American lawyer and politician, 44th President of the United States (2009-2017). When Barack Obama prevailed in the presidential elections on November 4, 2008, there was unanimity in affirming that no other presidential replacement had generated so much expectation and hope since the days of John Kennedy. At that time, the assessment that he would deserve his mandate was still unknown, Barack Obama inescapably went down in the annals of American politics as the first black president.
Son of Barack Obama Sr., an economist of Kenyan origin, and Shirley Ana Durham, a doctor in Anthropology from the University of Hawaii, Obama spent his childhood between Hawaii and Indonesia, a country where he learned about the conditions of poverty that affect millions of people in the so-called Third World. There he attended his primary education.
Back in the United States he spent two years at Occidental College in Los Angeles. In 1983 he entered Columbia University to study Political Science, specializing in International Relations. After his first university stage, he moved to Chicago, where he worked as a community organizer for social services for a group of Catholic parishes.
Obama’s political career began to take shape in 1990, when he made contact with Judson Miller, one of Harold Washington’s advisers, who in 1983 became Chicago’s first black mayor. With the passage of time, Miller would become one of the pillars of the Obama electoral campaign.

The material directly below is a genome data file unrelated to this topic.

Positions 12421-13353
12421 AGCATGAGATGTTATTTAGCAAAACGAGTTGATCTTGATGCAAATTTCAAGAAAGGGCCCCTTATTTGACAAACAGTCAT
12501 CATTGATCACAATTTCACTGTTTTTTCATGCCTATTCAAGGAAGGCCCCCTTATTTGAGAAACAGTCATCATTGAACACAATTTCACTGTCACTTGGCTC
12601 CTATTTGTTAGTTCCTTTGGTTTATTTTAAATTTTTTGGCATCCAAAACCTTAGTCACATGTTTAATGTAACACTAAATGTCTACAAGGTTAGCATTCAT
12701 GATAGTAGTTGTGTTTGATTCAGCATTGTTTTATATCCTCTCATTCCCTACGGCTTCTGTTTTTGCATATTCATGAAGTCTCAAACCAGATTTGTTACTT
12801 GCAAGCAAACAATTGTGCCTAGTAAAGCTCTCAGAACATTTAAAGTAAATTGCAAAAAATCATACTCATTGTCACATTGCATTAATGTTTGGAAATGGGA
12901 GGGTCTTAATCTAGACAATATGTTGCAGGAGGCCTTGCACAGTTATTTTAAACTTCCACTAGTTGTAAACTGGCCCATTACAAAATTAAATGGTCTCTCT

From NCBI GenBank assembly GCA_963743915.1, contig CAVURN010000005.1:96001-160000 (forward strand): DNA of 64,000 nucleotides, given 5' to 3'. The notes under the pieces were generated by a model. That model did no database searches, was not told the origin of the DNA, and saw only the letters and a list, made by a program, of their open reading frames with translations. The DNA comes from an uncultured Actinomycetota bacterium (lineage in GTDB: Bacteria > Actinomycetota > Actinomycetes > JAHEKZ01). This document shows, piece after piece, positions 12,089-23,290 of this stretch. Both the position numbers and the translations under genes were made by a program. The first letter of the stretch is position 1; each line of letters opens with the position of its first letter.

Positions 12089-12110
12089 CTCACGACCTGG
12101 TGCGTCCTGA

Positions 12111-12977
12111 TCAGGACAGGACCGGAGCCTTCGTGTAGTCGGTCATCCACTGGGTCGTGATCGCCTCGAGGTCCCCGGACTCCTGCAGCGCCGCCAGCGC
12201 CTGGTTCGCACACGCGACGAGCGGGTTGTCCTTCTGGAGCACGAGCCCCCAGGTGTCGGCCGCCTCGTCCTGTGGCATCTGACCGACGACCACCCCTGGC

In 1991 he entered Harvard University to further his studies, and there he was elected the first black president of the Harvard Law Review, the student publication of that center. After graduating with honors, he returned to Chicago, where he worked for a time in a civil rights law firm.
During the three years prior to his nomination for the Democratic nomination for president of the country, Obama promoted reforms to control the sale of arms and to promote transparency in the use of federal funds. His message was always one of change, both in domestic and foreign policy, in which he defended a greater role in diplomatic action to the detriment of the use of force.
Obama took the first big step toward the presidency of the United States in February 2007, when he nominated him in the Democratic Party primaries. The other great bet of this formation was Senator Hillary Clinton, wife of former President Bill Clinton, who had an advantage in the polls. The campaign, very tight at all times, ended up deciding in favor of Obama, who won with 1,953 delegates compared to 1,770 of his rival.
His official appointment as a Democratic candidate for the presidency of the United States took place on June 3, 2008. Republican John McCain, whom Obama always considered a simple heir of George Bush, was his rival in the race presidential. During the campaign, McCain tried to distance himself from his predecessor, but his speech was erratic and unconvincing. The message of renewal and hope from the Democratic candidate, on the other hand, penetrated the electorate; Obama gradually expanded his advantage over McCain in the polls, and finally prevailed in the November 4 elections with 64.9% of the votes.